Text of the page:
Make logistics chains fully transparent. In supply chains that are getting increasingly complex, creating end-to-end visibility is the obvious trend for the long term. Many companies are not yet that far in terms of logistics. But anyone who can proactively anticipate at the front end of a chain in the future, will avoid situations of being overtaken by developments and having to solve problems in the subsequent links. In other words ‘management by reception’ instead of ‘management by exception’.

For many supply chain managers, the picture is familiar: you worked hard all week, processed the last orders on Friday and solved problems, in order to start the weekend with a satisfied feeling. However, Monday has not even begun and all hell breaks loose again. The warehouse demanding when container X will finally arrive. No idea, but we will sort it out and come back to you. Stores calling that due to the beautiful weekend all BBQ's are sold out and new stock is needed urgently. How are we going to arrange it all? Where is the stock, what is the customs status? Day in and day out it goes on and on.

Management by exception versus…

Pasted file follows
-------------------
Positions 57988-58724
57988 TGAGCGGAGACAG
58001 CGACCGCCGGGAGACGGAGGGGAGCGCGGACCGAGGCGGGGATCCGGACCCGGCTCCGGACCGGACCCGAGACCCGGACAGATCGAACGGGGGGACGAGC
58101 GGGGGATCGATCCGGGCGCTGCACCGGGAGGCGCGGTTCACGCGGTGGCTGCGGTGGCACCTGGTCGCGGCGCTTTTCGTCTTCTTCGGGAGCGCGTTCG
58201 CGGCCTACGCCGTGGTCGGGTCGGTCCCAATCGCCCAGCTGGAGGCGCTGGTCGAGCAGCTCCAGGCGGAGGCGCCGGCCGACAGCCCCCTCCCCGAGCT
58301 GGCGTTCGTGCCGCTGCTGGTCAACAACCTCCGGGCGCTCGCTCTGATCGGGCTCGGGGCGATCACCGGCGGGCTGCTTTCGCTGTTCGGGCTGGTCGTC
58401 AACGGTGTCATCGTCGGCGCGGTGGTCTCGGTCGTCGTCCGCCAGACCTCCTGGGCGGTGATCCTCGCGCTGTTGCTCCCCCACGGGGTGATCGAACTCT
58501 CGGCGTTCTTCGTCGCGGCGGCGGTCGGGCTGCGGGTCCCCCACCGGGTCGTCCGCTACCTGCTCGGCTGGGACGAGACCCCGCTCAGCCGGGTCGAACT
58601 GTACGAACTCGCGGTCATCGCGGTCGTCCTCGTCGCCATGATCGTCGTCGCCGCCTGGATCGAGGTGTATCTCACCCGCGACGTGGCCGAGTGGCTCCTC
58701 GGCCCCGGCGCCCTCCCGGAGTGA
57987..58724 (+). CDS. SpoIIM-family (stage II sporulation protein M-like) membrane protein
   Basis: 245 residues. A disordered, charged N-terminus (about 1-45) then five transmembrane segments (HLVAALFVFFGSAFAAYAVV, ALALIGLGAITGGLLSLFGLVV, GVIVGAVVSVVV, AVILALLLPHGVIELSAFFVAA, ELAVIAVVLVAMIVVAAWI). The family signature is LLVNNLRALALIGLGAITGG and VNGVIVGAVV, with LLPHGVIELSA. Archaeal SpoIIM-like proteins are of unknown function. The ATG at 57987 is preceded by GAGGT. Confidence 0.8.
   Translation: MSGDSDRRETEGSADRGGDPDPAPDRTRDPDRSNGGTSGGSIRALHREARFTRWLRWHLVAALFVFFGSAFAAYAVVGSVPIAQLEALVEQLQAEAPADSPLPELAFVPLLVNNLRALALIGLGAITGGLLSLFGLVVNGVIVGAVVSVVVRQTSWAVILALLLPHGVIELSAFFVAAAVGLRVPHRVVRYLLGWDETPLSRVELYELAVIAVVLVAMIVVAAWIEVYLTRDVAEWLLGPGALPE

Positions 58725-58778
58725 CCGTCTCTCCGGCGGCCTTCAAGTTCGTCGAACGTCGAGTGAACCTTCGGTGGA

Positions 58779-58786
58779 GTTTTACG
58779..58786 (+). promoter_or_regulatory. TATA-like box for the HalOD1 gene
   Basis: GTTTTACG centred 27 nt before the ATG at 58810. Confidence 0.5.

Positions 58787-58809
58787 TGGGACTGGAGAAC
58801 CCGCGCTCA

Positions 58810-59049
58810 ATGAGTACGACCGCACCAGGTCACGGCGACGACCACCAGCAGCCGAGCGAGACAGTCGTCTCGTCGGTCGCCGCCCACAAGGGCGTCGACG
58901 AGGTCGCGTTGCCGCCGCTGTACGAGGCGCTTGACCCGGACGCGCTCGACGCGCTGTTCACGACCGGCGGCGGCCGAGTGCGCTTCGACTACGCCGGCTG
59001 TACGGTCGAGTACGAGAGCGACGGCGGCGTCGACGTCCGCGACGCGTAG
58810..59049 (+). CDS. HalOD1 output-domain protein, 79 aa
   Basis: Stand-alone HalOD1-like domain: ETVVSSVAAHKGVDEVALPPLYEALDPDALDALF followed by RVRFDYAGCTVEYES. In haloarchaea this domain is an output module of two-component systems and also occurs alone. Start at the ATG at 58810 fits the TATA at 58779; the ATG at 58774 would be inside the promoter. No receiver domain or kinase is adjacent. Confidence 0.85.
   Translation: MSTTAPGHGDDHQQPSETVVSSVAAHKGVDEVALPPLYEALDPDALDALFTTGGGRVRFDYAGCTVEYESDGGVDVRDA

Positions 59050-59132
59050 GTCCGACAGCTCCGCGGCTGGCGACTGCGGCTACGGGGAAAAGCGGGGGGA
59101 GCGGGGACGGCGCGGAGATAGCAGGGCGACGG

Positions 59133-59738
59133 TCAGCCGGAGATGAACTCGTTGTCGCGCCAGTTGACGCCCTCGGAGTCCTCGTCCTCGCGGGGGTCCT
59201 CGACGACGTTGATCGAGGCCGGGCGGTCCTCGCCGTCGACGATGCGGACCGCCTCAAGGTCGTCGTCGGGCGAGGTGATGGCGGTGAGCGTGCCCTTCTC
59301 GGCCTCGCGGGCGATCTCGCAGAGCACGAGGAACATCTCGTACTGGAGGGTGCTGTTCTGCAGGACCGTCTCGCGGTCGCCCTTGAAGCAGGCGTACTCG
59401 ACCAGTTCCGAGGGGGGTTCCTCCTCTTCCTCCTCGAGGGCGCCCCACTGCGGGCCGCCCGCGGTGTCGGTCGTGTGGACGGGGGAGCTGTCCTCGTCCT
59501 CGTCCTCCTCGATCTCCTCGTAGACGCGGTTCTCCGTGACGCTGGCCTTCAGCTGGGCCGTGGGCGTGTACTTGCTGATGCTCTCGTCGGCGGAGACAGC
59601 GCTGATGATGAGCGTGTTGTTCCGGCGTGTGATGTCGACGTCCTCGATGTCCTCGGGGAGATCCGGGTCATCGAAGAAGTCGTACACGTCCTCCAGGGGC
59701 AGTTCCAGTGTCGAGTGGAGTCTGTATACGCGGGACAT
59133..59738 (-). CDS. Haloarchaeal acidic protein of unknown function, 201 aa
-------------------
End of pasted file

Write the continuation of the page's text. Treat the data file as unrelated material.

Unfortunately, supply chain managers to whom this is a familiar situation are in the wrong flow. Lack of real-time insight into the logistics chain forces them to accept management by exception, with constant responses to exceptions and problems. No matter how well everyone does their best, logistics will always be overtaken by developments.

The rapidly changing order pattern is an important aspect. Order quantities are getting smaller, order frequencies higher. Whereas in the past one company ordered a thousand items once a month, it is now a thousand parties each ordering one item. 24/7, delivered directly, with preferences that constantly change. How to cope with this? Data analyses and predictive algorithms help, but are not the answer in a rapidly changing world.

…management by reception